As bat disease continues its deadly march, study finds it’s killed more than 90 percent of three species

As bat disease continues its deadly march, study finds it’s killed more than 90 percent of three species
A tri-colored bat with the fungus that causes white-nose syndrome on its muzzle. (Source: Virginia Department of Wildlife Resources)

Virginia is one of many states hard hit by a fungal disease known as white-nose syndrome, which according to a study published Tuesday has killed more than 90 percent of northern long-eared, little brown and tri-colored bats in the U.S. over the past decade.

“Virginia populations have suffered really severe impacts from white-nose syndrome, so there are unfortunately just not that many bats left,” said Virginia Tech infectious disease ecologist Kate Langwig, who has studied the disease extensively.

Because of the characteristic way it appears, a white-nose syndrome first appeared in the U.S. near Albany in 2007 and by 2009 had spread to Virginia, traveling southward through the Appalachian region. The fungus that causes the disease (Pseudogymnoascus destructans) typically infects bats during their winter hibernation in caves or mines and can survive more than 10 years in the environment.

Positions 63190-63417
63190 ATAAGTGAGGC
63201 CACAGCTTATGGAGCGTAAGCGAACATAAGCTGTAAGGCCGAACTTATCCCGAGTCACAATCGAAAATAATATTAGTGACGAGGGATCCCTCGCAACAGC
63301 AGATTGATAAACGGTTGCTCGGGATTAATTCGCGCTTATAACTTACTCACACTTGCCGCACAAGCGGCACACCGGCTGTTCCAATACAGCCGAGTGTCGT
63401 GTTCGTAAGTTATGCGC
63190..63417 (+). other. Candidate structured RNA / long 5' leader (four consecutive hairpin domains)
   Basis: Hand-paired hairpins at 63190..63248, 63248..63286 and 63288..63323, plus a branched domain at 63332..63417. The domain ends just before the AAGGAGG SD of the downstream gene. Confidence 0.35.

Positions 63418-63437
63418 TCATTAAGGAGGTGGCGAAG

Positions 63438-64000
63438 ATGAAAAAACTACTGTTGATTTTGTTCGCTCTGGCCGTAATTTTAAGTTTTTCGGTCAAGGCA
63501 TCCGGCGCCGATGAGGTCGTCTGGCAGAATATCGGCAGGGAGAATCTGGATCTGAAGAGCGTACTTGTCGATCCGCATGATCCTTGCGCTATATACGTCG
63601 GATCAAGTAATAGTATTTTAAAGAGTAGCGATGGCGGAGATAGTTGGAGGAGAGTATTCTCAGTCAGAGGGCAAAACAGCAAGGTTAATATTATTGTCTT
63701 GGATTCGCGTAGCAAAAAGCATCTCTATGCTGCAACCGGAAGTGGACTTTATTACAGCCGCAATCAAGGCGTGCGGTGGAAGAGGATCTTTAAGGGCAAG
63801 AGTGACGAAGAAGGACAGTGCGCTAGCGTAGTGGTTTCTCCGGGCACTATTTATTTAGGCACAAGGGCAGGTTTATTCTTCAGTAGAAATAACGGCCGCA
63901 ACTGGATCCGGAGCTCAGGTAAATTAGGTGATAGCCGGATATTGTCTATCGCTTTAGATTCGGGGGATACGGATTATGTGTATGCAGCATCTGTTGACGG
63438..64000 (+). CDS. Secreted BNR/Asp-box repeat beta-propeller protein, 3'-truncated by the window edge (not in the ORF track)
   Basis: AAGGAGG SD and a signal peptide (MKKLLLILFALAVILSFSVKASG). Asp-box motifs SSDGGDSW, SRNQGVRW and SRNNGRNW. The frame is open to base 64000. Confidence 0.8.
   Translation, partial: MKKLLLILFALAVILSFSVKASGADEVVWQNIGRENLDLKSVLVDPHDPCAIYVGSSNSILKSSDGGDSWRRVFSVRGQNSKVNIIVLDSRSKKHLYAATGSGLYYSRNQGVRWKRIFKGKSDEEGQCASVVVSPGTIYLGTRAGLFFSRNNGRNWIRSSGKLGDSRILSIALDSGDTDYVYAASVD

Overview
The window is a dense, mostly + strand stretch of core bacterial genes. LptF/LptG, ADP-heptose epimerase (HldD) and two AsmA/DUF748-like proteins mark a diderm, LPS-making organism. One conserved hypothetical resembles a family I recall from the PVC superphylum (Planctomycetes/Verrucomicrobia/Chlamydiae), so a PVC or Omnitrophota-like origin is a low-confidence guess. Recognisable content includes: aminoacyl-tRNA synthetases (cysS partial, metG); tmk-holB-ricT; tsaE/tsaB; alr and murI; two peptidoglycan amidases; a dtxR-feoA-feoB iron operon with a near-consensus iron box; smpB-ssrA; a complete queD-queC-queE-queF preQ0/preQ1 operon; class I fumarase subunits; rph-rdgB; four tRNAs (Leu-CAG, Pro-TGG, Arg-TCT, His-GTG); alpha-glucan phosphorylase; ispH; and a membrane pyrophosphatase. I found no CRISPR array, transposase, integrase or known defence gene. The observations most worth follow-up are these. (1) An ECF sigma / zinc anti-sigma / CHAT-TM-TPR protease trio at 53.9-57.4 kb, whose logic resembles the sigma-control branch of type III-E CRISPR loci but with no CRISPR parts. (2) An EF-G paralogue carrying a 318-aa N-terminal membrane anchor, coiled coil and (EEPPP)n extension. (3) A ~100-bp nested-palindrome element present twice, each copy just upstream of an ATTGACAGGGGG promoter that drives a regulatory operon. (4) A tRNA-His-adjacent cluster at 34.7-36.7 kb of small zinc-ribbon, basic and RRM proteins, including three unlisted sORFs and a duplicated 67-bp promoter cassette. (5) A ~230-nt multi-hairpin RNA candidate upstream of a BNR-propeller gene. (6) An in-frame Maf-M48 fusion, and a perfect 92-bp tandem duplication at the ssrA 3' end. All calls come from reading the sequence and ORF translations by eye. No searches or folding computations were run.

Since its emergence, millions of bats have died. The disease has been so deadly the U.S. Fish and Wildlife Service is reviewing whether little brown bats and tri-colored bats should be classified as endangered.

On Tuesday, a new study funded by the U.S. Fish and Wildlife Service and published in “Conservation Biologycombined data from 27 U.S. states and two Canadian provinces to produce one of the clearest pictures yet of the disease’s toll on five bat species.

Among its findings: White-nose syndrome has impacted three of those species — the northern long-eared, little brown and tri-colored bats — with “extreme severity.” And it has spread far and wide. Researchers have found the disease present in anywhere from about a third of the little brown and big brown bats’ ranges to a staggering 93 percent of the Indiana bat’s range.

“Declines were generally least variable and most severe in the Northeast and least severe in the Southeast,” the authors concluded. (Virginia in this study was classified as a northeast state.)

That comes as no surprise to Virginia researchers. Since white-nose syndrome appeared in the commonwealth in 2009, scientists with the Department of Wildlife Resources and Conservation and Recreation have been tracking precipitous declines in bat populations along the state’s western flank.

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